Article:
We also need to consider the promised outcomes – in both the short and long term – against existing risks to society, continued risk of COVID-19, and the emerging requirements of the new reality of the world as a result of the pandemic. The emphasis on project outcomes is especially key in some developing markets where an increased focus on project preparation and a strong ESG criteria are likely to be critical to limiting project and financial risk – all the more so in times of COVID-19.
Short term considerations include:
Long term considerations include:
When asked what would significantly improve infrastructure delivery in their countries, Latin American public sector officials agreed that, in addition to implementing cost-benefit analysis methodologies, increased transparency, and establishing and applying directives, projects also need to be prioritized against ESG criteria.
Whilst consideration of all these factors is important, there is also risk in overlaying too much analysis or complexity at the project assessment stage at the cost of quick decision making. A robust and clear prioritization methodology which also recognizes the environment we are in, is key.
Developing a framework that allows comparison between projects in a range of sectors, regions, with different benefits is complex. Project selection should link to underlying policy objectives and target those most impacted by the COVID-19 pandemic.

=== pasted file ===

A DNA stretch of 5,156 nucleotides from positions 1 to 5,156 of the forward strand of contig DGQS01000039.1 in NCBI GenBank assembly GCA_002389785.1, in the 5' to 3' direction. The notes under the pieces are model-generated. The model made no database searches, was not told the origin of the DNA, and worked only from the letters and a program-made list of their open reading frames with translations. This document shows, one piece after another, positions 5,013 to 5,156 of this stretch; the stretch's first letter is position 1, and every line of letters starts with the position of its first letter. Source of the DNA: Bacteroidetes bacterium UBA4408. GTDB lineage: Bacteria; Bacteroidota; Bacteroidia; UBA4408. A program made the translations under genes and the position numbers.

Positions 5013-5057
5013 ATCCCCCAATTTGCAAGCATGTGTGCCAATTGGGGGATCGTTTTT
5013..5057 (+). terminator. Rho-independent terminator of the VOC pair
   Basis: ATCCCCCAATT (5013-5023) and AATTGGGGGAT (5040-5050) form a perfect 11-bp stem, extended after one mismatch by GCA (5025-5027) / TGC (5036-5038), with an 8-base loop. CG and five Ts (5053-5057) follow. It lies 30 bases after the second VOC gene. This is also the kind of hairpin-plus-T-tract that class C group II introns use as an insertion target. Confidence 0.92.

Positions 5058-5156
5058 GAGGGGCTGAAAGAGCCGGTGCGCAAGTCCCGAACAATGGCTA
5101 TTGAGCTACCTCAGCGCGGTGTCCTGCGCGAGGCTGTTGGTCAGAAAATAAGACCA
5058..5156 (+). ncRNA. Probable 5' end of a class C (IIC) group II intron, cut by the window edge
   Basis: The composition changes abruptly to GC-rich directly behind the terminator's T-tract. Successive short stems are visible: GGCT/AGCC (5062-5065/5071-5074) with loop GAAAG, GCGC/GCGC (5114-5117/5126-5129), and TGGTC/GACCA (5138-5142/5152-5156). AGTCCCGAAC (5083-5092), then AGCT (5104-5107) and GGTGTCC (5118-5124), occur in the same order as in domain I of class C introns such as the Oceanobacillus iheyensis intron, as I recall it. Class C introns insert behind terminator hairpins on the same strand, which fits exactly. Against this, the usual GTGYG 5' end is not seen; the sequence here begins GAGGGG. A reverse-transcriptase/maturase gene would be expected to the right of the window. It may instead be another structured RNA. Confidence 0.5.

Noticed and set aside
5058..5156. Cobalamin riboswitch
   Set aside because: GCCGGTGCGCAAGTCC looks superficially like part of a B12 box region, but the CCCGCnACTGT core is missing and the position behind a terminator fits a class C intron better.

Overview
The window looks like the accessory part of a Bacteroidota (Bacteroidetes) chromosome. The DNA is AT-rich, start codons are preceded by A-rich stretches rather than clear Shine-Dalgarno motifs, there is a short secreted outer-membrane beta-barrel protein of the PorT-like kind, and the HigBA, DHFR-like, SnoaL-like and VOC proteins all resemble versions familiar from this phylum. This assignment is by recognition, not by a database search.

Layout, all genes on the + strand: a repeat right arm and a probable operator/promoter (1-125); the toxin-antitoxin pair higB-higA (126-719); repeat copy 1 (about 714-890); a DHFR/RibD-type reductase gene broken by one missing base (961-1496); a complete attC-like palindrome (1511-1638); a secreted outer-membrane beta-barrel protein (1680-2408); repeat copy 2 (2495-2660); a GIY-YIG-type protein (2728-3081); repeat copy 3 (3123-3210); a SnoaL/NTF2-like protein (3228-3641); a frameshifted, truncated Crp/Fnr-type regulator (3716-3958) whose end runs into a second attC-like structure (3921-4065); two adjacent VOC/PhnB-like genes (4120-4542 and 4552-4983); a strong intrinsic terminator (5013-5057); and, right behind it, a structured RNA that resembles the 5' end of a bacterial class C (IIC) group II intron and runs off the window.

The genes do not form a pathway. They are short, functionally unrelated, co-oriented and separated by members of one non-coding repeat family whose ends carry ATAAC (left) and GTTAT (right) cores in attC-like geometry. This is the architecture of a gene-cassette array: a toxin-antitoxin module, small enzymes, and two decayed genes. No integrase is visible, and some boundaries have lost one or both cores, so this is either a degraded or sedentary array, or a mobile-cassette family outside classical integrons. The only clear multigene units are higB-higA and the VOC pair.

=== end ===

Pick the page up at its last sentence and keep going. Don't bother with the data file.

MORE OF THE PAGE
The global cost of COVID-19 has been estimated by the Asian Development Bank1 to be between US$5.8-8.8trn, and as high as US$82trn based on a recent study by Cambridge University.2
Regardless of the precise figure, the financial implications are clearly significant, particularly in emerging markets that may have been in financial difficulty even prior to the pandemic, where governments alone have little capacity to fund projects and corporate balance sheets are strained. As the World Economic Forum argued in their recent publication encouraging greater use of unsolicited proposals,3 increased innovative private sector participation and the support of multilateral development banks will be key.
Infrastructure players will need to get creative by increased use of innovative finance solutions including blended finance, sustainable innovation funds, and green bondsto unlock capital to the right projects.
Investors can also influence the type of projects that are re-prioritized through robust ESG criteria and the development of targeted funds.
There are many aspects of our lives today that remain unpredictable as we cope with the ongoing effects of COVID-19. Infrastructure projects need to be able to withstand this uncertainty in order to be viable and to deliver long term benefits. Robust business case assessment, risk mitigation andproject management can help ensure that the projects promising the most benefits to a post COVID-19 world are prioritized.
Increased participation of the private sector in developing, funding and delivering projects can help to increase the efficiencies needed at a time where resources are stretched. Collaboration, connectivity, risk sharing, investment and a deep alignment with the needs of evolving societies – while addressing current concerns about the impact of this crisis on inequality – can help ensure that infrastructure not only keeps the lights on, but paves the way for societies that are reinforced by sustainable and resilient growth.